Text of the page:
McLemore v. Harris

Annotate this Case

374 P.2d 410 (1962)

Larche R. McLEMORE, Appellant, v. James HARRIS, Appellee.

No. 197.

Supreme Court of Alaska.

September 5, 1962.

Charles E. Tulin, Anchorage, for appellant.

James E. Fisher, Kenai, for appellee.

Before NESBETT, C.J., and DIMOND and AREND, JJ.

AREND, Justice.

The principal question before us on this appeal is whether the lower court erred in finding that Larche R. McLemore, the defendant below, was guilty of gross or wanton negligence in parking his motor vehicle on a "bush" airfield.

The term "bush airfield" or "bush airstrip" connotes in Alaska an unregulated field for light aircraft.[1] These fields played an important part in the settlement and development of the Territory of Alaska and continue to do so under statehood. They are often found adjacent to a village but in many instances have been carved out of the wilderness to accommodate miners, prospectors, trappers and fishermen in near and faraway places. They are usually constructed on the sandbar of a river, lake *411 shore, or other suitable ground by removing trees, brush, rocks and other obstructions. Sometimes the runway for the wheels of the aircraft is "dragged" to provide a smoother landing surface. In the winter season they may even be laid out upon frozen bodies of water. Sometimes they are located on private property and at other times on the public domain.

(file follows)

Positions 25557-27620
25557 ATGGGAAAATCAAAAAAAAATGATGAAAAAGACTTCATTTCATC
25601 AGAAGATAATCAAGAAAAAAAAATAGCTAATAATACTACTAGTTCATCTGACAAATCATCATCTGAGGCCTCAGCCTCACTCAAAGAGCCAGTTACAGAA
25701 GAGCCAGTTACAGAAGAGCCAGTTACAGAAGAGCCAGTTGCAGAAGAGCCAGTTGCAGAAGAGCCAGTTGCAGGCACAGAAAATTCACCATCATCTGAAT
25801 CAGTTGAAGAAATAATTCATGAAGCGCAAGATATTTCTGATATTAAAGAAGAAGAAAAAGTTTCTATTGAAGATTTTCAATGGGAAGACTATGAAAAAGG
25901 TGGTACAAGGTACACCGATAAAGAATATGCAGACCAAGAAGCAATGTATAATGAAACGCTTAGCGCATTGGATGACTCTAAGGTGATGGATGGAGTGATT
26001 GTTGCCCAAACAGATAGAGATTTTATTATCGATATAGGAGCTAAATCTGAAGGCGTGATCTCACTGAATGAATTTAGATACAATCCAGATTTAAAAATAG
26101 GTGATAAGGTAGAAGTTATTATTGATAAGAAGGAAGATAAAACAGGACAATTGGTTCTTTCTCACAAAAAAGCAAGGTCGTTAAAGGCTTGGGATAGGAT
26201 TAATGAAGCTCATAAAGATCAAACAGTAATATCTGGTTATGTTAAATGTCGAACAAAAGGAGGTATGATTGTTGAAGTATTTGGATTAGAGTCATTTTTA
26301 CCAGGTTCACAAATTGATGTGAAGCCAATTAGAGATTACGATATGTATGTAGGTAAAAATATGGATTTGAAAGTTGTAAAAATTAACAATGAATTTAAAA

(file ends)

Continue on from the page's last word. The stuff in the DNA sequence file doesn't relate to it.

In 1937 the territorial legislature made it unlawful to park or place upon the runway of any aviation field in Alaska any wagon, sled, vehicle or other article unless used in the construction or repair of such field.[2] Then in 1951 the legislature further provided:

"It shall be unlawful for any person to place any object on the surface of any public or private airport which because of its nature or location might cause injury or damage to any aircraft or person riding therein."[3]

With that bit of history in mind we turn to the case at hand. The plaintiff, James Harris, brought this action in the district magistrate court to recover for damages to his Piper PA-11 airplane, allegedly caused by collision with an obstruction "wilfully or recklessly" left by the defendant on the airstrip where the plaintiff landed the plane. The defendant denied the allegations of the complaint and charged the plaintiff with contributory negligence in the premises.

The magistrate court, sitting as trier of the facts, found that the defendant, with full knowledge that the field in question was used as an airfield, was "grossly negligent or wantonly negligent to park [his truck] there." Judgment was for the plaintiff for the full amount of the damages claimed. An appeal was taken to the superior court where the case was heard on the record made in the magistrate court and the judgment affirmed. An appeal to this court followed.

Since the defendant has challenged the finding of the trial court as to negligence, we must take the view of the evidence most favorable to the prevailing party, in this case the plaintiff, and give him the benefit of all inferences in his favor which may be drawn from the facts proved.[4] The evidence in the record most favorable to the plaintiff is as follows: